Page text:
Distance learning 15 March-18 May 2020:
Timeline and logistical FAQ

10 March

  • 10:00 Leadership team meets with PYP and MYP Coordinator to formulate the ISB Crisis Management Framework and a potential distance learning programme
  • 14:00 PYP Coordinator meets with Primary School teachers to discuss framework for distance learning programme

11 March

  • 14:00 MYP Coordinator meets with Middle School teachers to discuss framework for distance learning programme
  • 20:30 Denmark’s Prime Minister announces that schools will shut down as of Monday

12 March

  • School is open to students until noon, teachers meet to plan the distance learning programme

13 March

  • School closed. Teachers planning from home

16 March

  • Distance learning programme begins

8 April

  • Government announces that daycare and primary school children will be allowed to return to school under social distancing guidelines on 15 April

15 April

  • Kindergarten and Primary School students begin a gradual return to school. Parents sign children up for the in-school care programme, as desired. Distance learning programme continues (also for students in school) until a majority of students in a given class are registered for the care programme, at which point teaching returns to the classroom.

4 May

  • All Kindergarten and Primary students and teachers return to ISB

8 May

  • Government announces that middle school-age children will be allowed to return to school under social distancing guidelines on 18 May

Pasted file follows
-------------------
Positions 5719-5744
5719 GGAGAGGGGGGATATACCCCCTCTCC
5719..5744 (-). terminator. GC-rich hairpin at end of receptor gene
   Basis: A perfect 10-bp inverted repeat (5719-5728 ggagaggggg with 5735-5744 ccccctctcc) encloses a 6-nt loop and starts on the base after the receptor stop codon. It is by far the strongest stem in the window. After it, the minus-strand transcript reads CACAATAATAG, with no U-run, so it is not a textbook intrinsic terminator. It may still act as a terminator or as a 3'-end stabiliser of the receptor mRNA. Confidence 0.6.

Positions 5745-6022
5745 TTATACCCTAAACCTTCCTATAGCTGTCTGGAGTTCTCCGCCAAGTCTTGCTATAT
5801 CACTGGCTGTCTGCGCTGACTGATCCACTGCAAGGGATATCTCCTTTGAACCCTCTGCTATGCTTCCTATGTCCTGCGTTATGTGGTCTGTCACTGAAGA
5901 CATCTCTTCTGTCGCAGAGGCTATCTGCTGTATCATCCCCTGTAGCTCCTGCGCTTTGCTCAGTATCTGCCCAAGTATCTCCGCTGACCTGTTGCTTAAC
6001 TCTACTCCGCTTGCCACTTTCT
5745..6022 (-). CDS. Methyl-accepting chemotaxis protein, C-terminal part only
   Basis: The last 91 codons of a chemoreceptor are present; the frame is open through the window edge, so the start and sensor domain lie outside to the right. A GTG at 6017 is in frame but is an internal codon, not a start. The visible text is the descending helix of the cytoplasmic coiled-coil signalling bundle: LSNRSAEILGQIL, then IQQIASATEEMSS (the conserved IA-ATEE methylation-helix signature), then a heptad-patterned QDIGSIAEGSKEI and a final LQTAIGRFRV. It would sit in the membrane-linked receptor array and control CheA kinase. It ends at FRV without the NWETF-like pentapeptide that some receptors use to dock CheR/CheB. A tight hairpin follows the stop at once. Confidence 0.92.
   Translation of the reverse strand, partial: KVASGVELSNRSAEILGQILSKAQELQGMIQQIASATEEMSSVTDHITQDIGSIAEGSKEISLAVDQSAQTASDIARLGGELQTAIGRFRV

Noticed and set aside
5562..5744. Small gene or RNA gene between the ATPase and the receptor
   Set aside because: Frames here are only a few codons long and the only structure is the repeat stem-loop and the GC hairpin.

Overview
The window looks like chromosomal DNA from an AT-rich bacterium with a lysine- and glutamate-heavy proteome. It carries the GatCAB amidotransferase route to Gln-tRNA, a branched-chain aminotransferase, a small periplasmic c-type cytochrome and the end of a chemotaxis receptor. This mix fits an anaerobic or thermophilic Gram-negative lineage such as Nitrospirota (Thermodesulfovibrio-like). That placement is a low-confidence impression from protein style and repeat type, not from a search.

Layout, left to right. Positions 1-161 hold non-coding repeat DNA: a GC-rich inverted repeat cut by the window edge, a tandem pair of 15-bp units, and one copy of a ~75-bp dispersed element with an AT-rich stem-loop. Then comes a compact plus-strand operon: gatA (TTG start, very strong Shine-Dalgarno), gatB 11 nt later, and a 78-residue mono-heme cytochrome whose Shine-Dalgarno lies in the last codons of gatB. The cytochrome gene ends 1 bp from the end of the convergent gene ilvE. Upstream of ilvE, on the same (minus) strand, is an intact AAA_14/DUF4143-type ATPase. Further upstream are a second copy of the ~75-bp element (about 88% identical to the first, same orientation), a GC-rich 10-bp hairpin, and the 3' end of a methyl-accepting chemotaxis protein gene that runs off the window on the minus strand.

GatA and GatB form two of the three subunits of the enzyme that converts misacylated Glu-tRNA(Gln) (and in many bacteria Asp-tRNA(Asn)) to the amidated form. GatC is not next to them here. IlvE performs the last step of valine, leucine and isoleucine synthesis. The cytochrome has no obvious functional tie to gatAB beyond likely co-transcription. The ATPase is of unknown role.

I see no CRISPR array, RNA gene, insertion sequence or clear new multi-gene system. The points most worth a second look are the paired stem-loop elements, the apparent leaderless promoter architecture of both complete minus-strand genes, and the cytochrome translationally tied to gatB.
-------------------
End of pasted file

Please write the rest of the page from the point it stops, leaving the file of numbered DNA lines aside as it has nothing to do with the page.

Did students follow their regular schedule?

Mostly. In Middle School the decision was made early on to stick to the regular schedule as much as possible. This was intended to provide stability for both students and teachers. Students would know when their classmates and teachers were available to answer questions and give feedback on a given subject. Teachers would have a clear line between ”on” and ”off.” Because of this structure, many classes were able to start with a group conference call or chat so that teachers could check in on students and be sure everyone understood the day’s assignment

In Primary, the initial plan was the same, but a rigid schedule proved stressful for some parents and students. The programme was modified so that students receive all their assignments at the beginning of each day and could then work at their own pace. Teachers remained online during school hours to provide feedback when work was turned in.

 What platforms did you use?

First of all, we recognize that we are extremely fortunate to have a well-resourced school. ISB was able to lend out laptops to the students who did not have access to one at home and Denmark is a highly digital country, where internet access is generally not an issue. This allowed us to lean heavily on a few specific platforms.

In the PYP we use a digital portfolio app called Seesaw.  Because this is our second year using the app, parents and students were already quite familiar with it (although we have learned a lot through this process!).  The primary benefit of Seesaw is that it allows both instructions and assignments to be posted in a variety of formats: text, audio, or video.  It also enables teachers to provide succinct feedback each time an assignment is turned in. Parents were very happy about the high level of teacher responsiveness during this period.

In Middle School, students communicate with their teachers and each other primarily using Google Classroom as well as One Note. Some assignments are turned in here, while others are turned in using an IB-centred system called ManageBac. All of these were familiar systems, used extensively before the shutdown.